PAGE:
The fact that some investors will end up with fractional shares is no big deal: fractional shares are an essential element in the operations of money market mutual funds and dividend reinvestment schemes. With most brokers, it is no longer necessary to go to an odd-lot market to sell fractional shares. (Charles Schwab, for example, handles sales of fractional shares for clients at no extra cost, and pays proportionate dividends on fractional shares.).

If corporate executives were honest and sincerely wanted to distribute excess cash fairly to shareholders, while increasing earnings per share, all that would be necessary would be to pay a regular dividend in lieu of a buyback, while doing a reverse stock split.

But obviously, that would defeat the purpose of the Great Buyback Fraud: to divert corporate cash into the pockets of executives by means of stock options.

A Simple Test For Your Investment Advisor

If you wonder how smart your investment advisor really is (despite all those letters after his or her name), just ask about the advantages of stock buybacks.

If your advisor gives you the “increased EPS is good for you” line, you know that you’re facing either a shill for buyback con men, or a victim of the “EPS mushy brain syndrome” that has infected such a large part of the financial community.

See: “The Great Misleading” for bogus arguments in favor of buybacks.


The Efficient Market Hypothesis continues to impede understanding of how capital markets work.

The front-page article in the WSJ of June 12, 2020, announcing record levels of stock buybacks, continued to promote a common misperception that stock repurchases enhance equity prices by the following mechanism:

  1. By reducing the number of shares outstanding through buybacks, earnings per share increase;

  2. Investors, noting this increase in earnings per share, are willing to pay higher prices;

  3. Therefore, buybacks. by increasing earnings per share, cause prices to rise.

This, of course, is in line with the Efficient Market Hypothesis, and depends upon the assumption that increasing earnings per share improves intrinsic value and that a crowd of rational, competing, profit-maximizers will therefore force prices upwards.

Ignoring the Evidence

The popular line of reasoning of the WSJ ignored Federal Reserve flow of funds accounts that showed that something far removed from the Efficient Market Hypothesis was driving the market in Q1 2006:

  1. Corporations were spending vast sums (more than $146.7 billion) to take stocks off the market with the intent of directly manipulating prices upwards;
  2. Individual, sophisticated investors, dealing in specific stocks, were not bidding up prices because of enhanced earnings-per-share, but rather were selling out on a grand scale ($216.6 billion) — cashing in their stock options;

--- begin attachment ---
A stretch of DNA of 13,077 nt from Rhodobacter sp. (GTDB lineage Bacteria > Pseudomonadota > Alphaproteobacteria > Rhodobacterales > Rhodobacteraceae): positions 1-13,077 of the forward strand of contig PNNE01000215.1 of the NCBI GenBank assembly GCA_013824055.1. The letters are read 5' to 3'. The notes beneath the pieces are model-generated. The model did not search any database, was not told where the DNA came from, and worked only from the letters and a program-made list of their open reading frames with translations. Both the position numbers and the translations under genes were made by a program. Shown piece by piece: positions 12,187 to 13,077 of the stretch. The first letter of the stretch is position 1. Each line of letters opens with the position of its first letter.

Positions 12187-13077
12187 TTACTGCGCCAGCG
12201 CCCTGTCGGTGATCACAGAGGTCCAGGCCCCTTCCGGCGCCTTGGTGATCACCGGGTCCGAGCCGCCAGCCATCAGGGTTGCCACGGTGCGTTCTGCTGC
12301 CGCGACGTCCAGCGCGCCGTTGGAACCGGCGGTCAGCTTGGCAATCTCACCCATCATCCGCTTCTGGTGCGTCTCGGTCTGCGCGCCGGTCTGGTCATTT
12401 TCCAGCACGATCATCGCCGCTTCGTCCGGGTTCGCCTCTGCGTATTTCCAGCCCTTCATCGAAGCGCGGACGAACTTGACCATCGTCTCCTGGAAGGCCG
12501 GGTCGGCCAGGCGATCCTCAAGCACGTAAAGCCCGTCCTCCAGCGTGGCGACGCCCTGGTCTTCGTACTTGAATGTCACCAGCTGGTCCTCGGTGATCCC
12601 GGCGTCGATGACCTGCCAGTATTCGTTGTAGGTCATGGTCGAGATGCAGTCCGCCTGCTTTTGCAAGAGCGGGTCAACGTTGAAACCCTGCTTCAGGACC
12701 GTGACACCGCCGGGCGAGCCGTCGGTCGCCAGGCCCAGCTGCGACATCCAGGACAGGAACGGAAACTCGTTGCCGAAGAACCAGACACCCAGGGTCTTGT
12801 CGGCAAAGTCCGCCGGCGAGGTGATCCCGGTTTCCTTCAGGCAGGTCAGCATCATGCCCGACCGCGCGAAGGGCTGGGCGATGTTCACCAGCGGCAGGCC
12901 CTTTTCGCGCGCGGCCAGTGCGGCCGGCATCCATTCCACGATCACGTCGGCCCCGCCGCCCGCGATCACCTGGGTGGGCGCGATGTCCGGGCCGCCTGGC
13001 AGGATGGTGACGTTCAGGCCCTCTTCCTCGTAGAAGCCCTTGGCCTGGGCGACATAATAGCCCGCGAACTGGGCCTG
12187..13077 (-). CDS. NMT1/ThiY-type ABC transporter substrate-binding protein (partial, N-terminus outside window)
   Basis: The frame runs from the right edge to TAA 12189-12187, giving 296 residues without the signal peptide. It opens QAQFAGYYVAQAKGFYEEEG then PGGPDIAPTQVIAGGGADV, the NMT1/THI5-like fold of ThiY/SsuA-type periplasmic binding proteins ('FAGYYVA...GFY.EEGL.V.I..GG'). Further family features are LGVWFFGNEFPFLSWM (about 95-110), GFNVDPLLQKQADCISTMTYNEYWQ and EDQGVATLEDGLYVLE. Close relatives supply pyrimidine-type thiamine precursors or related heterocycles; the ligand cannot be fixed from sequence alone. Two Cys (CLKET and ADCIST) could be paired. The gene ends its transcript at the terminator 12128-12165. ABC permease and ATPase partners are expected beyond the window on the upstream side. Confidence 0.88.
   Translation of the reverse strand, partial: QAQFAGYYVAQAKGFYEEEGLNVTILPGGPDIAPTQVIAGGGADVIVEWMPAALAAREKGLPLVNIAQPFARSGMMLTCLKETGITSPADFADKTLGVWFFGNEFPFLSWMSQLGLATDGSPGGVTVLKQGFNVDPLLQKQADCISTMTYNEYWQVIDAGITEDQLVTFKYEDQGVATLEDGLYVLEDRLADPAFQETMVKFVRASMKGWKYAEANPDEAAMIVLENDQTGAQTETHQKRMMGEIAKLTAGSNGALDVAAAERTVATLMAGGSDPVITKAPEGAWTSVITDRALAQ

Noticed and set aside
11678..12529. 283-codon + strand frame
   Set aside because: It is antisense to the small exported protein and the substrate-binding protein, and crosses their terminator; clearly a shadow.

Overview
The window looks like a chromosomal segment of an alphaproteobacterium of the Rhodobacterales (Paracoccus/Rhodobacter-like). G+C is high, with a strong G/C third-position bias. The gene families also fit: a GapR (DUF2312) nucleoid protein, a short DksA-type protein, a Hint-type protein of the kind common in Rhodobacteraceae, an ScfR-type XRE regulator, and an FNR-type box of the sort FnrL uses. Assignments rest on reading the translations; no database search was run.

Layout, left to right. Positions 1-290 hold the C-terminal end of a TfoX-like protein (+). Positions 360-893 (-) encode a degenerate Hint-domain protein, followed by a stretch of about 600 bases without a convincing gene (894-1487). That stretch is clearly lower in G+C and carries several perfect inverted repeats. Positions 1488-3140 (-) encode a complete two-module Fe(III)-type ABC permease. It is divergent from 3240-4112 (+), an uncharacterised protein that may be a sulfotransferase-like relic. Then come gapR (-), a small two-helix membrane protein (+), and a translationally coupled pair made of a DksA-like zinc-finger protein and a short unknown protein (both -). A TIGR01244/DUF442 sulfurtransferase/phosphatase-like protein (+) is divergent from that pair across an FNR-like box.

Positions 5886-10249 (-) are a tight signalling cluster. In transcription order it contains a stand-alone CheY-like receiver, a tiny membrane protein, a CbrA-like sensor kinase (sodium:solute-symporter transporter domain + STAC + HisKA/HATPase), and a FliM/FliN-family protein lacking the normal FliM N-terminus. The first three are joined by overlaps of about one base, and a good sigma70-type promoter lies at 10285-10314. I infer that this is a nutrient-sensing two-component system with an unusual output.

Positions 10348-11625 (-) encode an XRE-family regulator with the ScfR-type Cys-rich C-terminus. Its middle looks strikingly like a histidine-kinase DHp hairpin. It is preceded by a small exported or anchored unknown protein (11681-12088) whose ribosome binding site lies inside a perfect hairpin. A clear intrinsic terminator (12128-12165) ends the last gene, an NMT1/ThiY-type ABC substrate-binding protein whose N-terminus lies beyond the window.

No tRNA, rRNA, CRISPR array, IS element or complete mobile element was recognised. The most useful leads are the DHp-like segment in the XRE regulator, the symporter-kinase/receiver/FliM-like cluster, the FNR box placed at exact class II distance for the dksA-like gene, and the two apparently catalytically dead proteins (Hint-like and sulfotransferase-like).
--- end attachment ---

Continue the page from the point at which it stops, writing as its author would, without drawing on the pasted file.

3. Unsophisticated investors (according to surveys by the Investment Company Institute) were naively buying ’stocks for the long run’ through automatic payroll deductions channeled to tax-deferred mutual funds, with no perception, whatsoever, of changes in earnings-per-share of individual securities.

The WSJ interpretation of the record level of buybacks, supported by the Efficient Market Hypothesis, puts a spin on events that is far kinder to corporate executives, stock brokers, and option exercisers, than the unvarnished truth that prices were supported not by improved earnings per share and crowds of rational investors seeking ‘intrinsic value’, but rather by the brute force of $146.7 billion in corporate cash being applied to take stocks off the market from option holders, many of whom were the same executives ordering the buybacks.

Furthermore, what was going on in Q1 2006 was not some random event — mere noise in the market — but rather the continuation of a long-standing pattern of behavior involving corporations, option-holders, and mutual fund investors that has been going on for many, many years.

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Long-term investors in equities continued to be disadvantaged by corporate executives who favored stock buybacks over cash dividends.

If it were not for the practice of distributing earnings as buybacks, instead of as dividends, dividends could have been increased by 176% which would have been greatly to the advantage of long-term investors, rather than speculators, fund managers, stockbrokers, and hired professional executives.